Dispersion and reaggregation of nanoparticles in the polypropylene copolymer foamed by supercritical carbon dioxide

Dispersion and reaggregation of nanoparticles in the polypropylene copolymer foamed by supercritical carbon dioxide
오경환서영욱홍순만Atsushi Takahara이경환서용석
Polypropylene; Supercritical carbon dioxide; foaming; Dispersion
Issue Date
Physical chemistry chemical physics : PCCP
VOL 15, NO 26, 11061-11069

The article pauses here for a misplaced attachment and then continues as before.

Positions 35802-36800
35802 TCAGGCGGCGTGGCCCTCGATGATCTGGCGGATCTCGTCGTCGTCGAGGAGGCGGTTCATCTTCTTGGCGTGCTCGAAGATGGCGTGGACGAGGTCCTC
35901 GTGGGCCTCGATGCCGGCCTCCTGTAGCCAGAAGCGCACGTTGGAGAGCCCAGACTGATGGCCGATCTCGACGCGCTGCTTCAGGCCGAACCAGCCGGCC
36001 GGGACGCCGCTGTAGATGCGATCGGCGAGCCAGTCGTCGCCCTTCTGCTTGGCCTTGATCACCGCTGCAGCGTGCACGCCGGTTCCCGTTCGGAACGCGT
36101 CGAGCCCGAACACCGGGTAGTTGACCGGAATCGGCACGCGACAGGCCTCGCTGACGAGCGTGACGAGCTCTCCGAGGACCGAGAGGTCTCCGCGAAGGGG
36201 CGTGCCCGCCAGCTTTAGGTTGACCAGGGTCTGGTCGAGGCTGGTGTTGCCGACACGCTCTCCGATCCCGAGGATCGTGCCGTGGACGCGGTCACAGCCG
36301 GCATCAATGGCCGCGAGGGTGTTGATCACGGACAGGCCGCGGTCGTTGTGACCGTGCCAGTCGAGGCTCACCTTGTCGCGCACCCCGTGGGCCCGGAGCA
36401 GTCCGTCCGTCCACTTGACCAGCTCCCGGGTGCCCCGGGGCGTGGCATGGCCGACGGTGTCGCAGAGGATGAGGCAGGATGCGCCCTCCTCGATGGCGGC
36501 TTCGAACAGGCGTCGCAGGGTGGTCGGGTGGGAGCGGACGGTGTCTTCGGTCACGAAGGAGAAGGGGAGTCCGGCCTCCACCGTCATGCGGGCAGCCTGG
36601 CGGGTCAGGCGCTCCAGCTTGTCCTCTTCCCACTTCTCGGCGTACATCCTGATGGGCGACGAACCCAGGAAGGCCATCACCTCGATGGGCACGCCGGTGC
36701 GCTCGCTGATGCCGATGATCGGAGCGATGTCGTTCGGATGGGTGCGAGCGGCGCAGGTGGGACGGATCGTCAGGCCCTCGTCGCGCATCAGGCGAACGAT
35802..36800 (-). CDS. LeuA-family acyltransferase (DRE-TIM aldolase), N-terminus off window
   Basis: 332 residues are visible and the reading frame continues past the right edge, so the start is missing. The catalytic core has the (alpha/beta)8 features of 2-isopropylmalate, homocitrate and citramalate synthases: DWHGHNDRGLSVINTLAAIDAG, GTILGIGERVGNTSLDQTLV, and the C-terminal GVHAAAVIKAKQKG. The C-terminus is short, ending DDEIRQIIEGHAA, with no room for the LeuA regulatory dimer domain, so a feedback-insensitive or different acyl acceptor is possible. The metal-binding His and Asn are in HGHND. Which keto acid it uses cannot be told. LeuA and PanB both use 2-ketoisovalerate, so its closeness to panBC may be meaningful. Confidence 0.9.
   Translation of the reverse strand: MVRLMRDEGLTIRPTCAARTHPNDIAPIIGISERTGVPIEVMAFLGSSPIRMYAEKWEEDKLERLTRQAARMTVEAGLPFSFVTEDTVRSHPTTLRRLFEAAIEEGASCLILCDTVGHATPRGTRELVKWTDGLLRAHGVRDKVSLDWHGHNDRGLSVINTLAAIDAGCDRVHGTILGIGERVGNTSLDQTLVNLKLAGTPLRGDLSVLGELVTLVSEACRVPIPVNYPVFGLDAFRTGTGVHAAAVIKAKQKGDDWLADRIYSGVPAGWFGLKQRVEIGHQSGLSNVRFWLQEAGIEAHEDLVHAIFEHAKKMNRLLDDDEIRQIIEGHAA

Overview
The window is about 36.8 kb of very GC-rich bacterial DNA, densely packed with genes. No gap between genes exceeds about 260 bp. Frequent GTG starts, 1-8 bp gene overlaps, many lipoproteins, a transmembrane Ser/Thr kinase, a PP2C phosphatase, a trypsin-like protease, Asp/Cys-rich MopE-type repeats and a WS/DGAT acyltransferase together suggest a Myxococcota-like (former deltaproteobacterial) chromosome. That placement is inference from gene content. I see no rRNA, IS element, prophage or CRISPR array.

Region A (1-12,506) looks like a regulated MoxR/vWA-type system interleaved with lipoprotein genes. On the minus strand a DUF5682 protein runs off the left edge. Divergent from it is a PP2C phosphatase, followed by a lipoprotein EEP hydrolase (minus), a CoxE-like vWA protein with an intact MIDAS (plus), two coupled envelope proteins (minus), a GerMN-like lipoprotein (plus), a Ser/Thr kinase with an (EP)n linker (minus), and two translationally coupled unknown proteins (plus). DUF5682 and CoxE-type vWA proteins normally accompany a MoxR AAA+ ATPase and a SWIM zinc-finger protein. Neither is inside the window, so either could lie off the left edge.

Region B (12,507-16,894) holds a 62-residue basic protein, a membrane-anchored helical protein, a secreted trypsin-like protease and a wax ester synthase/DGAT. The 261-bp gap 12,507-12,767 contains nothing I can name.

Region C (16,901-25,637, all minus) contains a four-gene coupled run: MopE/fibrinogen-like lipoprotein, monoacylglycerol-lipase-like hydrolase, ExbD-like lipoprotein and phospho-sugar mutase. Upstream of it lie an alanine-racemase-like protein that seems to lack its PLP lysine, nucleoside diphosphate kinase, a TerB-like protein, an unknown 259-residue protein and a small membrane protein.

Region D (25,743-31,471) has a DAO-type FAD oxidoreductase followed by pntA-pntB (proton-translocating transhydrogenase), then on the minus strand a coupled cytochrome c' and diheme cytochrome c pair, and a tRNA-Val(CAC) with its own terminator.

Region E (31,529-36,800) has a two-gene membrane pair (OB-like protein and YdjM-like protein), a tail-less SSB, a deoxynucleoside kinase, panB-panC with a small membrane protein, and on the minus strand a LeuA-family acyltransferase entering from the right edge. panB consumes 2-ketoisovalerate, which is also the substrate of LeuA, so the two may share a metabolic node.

For the preparation of nanocomposites, we conducted environmentally benign foaming processing on polypropylene (PP) copolymer/clay nanocomposites via a batch process in an autoclave. We investigated the dispersion and the exfoliation of the nanoclay particles. Full exfoliation was achieved by the foamability of the matrix PP copolymer using supercritical carbon dioxide (sc CO2) and subcritical carbon dioxide (sub CO2). More and smaller cells were observed when the clay was blended as heterogeneous nuclei and sc CO2 was used. Small angle X-ray scattering showed that highly dispersed states (exfoliation) of the clay particles were obtained by the foaming process. Since the clay particles provided more nucleating sites for the foaming of the polymer, a well dispersed (or fully exfoliated) nanocomposite exhibited a higher cell density and a smaller cell size at the same clay particle concentration. Expansion of the adsorbed CO2 facilitated the exfoliation of the clay platelets; thus, sc CO2 at lower temperature was more efficient for uniform foaming-cell production. Fully dispersed clay platelets were, however, re-aggregated when subjected to a further melting processing. The reprocessed nanocomposites still had some exfoliated platelets as well as some aggregated intercalates. The dual role of the nanoclay particles as foaming nucleus and a crystallization nucleus was confirmed by cell growth observation and nonisothermal crystallization kinetics analysis. A low foaming temperature and a high saturation pressure were more favorable for obtaining a uniform foam. The PP copolymer was found to be foamed more easily than polypropylene. A small amount of other olefin moieties in the backbone of the polymer facilitated better foamability than the neat polypropylene.
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